Trending in 2016: Fund providers in the ETF space

We are going to see these large traditional mutual fund players dive into the ETF pool, similar to what we've seen in the U.S. So why that’s significant are two reasons. One: It's the latest gust of wind pushing the ETF growth story along. We're going to have all these large firms out there talking to investors and advisors about the value of ETFs and the commitment to that value. It's also going to be great. Number two: It's going to provide a lot more choice for investors. Of course the challenge is, it's going to be a lot of choice. One of the biggest questions I have in my mind is how committed these traditional mutual fund companies will be in terms of selling ETFs on a standalone basis, because you know what it actually does: it could potentially cannibalize existing offerings.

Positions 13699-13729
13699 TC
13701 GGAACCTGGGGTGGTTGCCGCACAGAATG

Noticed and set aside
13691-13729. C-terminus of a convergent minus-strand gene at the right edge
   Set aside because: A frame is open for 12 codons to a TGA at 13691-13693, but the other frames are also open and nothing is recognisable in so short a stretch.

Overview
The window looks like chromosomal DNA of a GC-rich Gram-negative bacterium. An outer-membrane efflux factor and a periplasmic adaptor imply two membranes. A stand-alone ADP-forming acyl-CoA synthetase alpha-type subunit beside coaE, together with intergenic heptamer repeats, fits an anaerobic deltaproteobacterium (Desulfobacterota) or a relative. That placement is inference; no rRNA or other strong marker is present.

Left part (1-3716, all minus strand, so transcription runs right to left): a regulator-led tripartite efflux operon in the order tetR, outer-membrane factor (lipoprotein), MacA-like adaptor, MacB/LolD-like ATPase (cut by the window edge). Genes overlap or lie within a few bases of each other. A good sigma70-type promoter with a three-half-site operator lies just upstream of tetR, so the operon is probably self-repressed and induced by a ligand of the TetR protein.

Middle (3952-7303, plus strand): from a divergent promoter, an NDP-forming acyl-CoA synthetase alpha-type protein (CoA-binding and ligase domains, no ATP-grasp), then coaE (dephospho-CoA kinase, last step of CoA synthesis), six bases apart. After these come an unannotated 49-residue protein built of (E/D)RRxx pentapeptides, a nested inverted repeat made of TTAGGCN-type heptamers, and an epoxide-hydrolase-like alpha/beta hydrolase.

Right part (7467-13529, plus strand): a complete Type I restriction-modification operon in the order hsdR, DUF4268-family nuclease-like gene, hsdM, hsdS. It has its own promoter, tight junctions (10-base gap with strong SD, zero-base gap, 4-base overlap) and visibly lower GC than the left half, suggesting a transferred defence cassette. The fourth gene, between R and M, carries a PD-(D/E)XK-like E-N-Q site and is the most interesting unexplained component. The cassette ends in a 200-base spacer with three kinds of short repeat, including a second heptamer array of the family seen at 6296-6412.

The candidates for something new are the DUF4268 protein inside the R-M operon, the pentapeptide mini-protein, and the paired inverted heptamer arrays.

Trending in 2016: The growth of smart/strategic beta

I like Morningstar's definition, because smart beta has really become a catch all term for alternative weighting. For First Trust it could mean you weight an index by fundamentals, or you hedge out your duration risk within your fixed income. The point is, it's really just key differentiated exposures.

Now what we've seen recently is most of the fund companies or ETF companies that have come into the market are either launching these smart beta ETFs or fixed income ETFs because they are looking for a place to hide from the fee war that’s taking place for traditional market cap exposure. I think as an investor, there are two things you need to be thinking about. One: Don't overpay, like everything else, when you look at these strategies. And two: Don’t chase performance. We've seen in the data that investors pile into these funds when they start to outperform and pile out of them when they underperform.